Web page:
1. It’s Happening More Often Than You Think

Last year’s Broken Silence survey found that an overwhelming majority of pastors (75%) underestimate violence experienced within their congregations. Most assume that such violence is rare, but in reality, the WHO estimates that one in three women and one in four men will experience sexual and gender based violence within their lifetime. Regardless of the size of your worship gatherings, statistics show that someone in the community has most likely been affected by this violence.

  1. Victims Often Disclose Their Experience to Faith Leaders

It’s no surprise that faith leaders often serve as the first point of contact for a victim or survivor of SGBV, but are all faith leaders equipped to respond appropriately? At WeWillSpeakOut.US, we’ve heard countless stories of women and men being retraumatized and shamed by their faith leaders, leading them to question their own voices and experiences. We also know that the first reaction a victim or survivor receives after disclosing their experience can determine whether or not that individual will go on to seek the support they need, so it’s especially critical that they are affirmed and supported the first time they share what happened to them.

Faith leaders need to ensure they can respond in a way that affirms the victim’s voice and points them in the right direction toward the appropriate medical, psychological, or legal aid.

  1. Faith Leaders Often Give Harmful Advice

Research from the Broken Silence report shows that faith leaders have too often given dangerous advice to victims that could further add to their traumatizing experience. Over 60% of pastors said that they have responded to incidents of abuse and domestic violence by encouraging marriage or couples counseling, thus creating a dangerous and potentially lethal environment for the victim.

Though specific situations vary from person to person, training would equip faith leaders with the appropriate tools to respond to these complex issues in a way that centers the victim’s safety instead of putting them in harm’s way.

  1. Congregants Don’t Feel Safe

Based on the overwhelming statistics, there are bound to be survivors and victims in faith communities, but far too often they do not feel comfortable speaking about the issue. The most recent research on faith leaders’ attitudes around sexual and gender based violence in the Interrogating the Silence report found that members of faith communities do not feel safe talking about sexual or domestic violence in their communities. But shouldn’t our faith be the one place we can turn to?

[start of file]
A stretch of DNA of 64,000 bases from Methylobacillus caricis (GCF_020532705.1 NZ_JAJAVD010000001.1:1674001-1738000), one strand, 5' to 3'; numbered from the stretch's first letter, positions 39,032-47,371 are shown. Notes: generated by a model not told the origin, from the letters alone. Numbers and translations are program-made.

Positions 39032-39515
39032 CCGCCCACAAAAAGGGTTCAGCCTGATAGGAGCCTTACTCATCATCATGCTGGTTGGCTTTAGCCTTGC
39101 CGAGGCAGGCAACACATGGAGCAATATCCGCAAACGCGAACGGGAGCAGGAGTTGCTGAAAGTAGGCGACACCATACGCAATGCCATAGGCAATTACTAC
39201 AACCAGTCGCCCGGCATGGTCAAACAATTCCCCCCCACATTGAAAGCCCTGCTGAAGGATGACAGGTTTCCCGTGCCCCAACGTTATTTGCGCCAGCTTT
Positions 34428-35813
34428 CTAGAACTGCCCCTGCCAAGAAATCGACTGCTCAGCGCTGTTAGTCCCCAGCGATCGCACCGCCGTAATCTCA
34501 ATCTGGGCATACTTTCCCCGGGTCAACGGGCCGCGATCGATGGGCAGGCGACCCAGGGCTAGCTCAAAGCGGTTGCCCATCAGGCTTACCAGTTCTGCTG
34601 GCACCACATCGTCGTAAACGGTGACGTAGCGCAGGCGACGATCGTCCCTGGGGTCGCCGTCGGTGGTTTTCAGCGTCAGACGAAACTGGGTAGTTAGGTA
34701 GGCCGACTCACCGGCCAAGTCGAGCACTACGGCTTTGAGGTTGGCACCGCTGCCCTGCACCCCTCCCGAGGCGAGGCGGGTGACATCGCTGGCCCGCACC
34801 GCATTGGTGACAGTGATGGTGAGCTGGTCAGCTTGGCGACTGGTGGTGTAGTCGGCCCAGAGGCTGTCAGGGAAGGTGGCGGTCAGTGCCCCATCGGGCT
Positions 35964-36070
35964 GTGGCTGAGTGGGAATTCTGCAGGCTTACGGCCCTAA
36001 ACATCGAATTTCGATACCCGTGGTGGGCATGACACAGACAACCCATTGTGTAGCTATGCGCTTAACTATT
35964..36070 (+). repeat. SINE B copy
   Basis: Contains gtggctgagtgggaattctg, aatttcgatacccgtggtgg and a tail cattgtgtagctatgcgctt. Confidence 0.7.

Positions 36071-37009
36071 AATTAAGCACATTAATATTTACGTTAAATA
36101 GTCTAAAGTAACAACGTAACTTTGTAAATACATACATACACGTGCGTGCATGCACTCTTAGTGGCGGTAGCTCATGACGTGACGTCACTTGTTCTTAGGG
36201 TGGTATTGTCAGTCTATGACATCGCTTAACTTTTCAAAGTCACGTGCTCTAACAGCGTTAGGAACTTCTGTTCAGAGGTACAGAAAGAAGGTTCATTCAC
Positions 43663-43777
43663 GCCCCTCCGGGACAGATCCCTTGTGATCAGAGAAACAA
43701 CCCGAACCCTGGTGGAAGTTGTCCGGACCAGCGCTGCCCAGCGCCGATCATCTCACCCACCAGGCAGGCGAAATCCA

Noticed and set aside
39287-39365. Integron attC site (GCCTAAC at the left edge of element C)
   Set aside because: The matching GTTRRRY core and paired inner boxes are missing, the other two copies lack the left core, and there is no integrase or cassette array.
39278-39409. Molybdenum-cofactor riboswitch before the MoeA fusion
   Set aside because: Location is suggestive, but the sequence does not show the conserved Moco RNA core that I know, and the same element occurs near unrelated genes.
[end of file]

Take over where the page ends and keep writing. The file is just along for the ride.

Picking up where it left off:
1. Faith Leaders Can Serve as an Example

Faith leaders are leaders for a reason – attending a training on sexual and gender based violence would send a powerful message to the rest of their community that SGBV is a critical issue that deserves their time and attention.

If you are a faith leader who wishes to speak and serve as a catalyst in your community around SGBV, we strongly urge you to seek training so that you are prepared with a foundational knowledge of the complexities of sexual and gender based violence and equipped with the appropriate tools and resources to appropriately respond.

Interested in attending a training on SGBV in Faith? Check out upcoming webinars on our calendar, or browse through some of the many trainings conducted by members of the WeWillSpeakOut.US Coalition listed under Resources, featuring organizations like the ones highlighted below.

FaithTrust Institute offers a number of training and consulting opportunities on a variety of SGBV issues, from Domestic Violence and Boundaries for Clergy to Healthy Teen Relationships and Sexual Violence. Check out more details here.

Connect NYC provides classes and trainings on the intersection of gender justice and faith including an upcoming workshop this December entitled “Responding to Domestic Violence in Communities of Faith”. Check out more details here.